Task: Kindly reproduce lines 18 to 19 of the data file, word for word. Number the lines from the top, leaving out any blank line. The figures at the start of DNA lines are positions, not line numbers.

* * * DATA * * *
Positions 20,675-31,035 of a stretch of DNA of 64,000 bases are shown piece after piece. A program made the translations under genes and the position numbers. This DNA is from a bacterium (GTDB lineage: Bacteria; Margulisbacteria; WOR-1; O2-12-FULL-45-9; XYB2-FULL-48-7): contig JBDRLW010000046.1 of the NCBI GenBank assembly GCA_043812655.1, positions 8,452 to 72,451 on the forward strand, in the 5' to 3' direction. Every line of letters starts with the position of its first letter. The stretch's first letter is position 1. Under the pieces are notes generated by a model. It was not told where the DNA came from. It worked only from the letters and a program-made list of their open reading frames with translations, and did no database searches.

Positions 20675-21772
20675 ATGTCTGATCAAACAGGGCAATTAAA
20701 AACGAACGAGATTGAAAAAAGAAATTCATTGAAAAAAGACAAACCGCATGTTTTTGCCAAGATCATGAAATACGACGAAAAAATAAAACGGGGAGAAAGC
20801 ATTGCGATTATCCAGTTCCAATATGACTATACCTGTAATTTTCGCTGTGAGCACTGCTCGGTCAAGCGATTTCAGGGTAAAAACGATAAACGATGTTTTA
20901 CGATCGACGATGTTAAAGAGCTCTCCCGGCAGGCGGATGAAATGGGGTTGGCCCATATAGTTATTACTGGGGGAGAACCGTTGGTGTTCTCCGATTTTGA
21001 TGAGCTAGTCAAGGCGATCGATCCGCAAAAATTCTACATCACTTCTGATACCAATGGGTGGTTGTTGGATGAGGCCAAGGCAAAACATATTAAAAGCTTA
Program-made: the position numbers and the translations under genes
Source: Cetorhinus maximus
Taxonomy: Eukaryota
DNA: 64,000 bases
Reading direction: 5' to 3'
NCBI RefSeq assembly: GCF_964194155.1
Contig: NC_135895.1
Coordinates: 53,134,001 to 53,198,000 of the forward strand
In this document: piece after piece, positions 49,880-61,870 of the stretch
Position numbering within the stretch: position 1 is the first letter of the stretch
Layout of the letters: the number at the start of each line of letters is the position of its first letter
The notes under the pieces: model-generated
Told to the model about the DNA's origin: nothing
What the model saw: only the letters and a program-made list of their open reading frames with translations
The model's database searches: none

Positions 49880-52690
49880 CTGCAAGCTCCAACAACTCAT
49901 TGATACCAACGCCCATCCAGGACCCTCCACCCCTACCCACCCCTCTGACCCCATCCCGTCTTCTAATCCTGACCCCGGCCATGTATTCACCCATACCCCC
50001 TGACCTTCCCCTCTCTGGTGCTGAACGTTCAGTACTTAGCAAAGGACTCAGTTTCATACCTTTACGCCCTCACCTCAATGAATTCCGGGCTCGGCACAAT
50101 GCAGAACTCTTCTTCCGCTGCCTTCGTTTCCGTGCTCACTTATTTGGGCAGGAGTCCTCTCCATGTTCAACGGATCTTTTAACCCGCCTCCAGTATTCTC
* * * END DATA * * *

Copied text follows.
Layout of the letters: the number at the start of each line of letters is the position of its first letter
The notes under the pieces: model-generated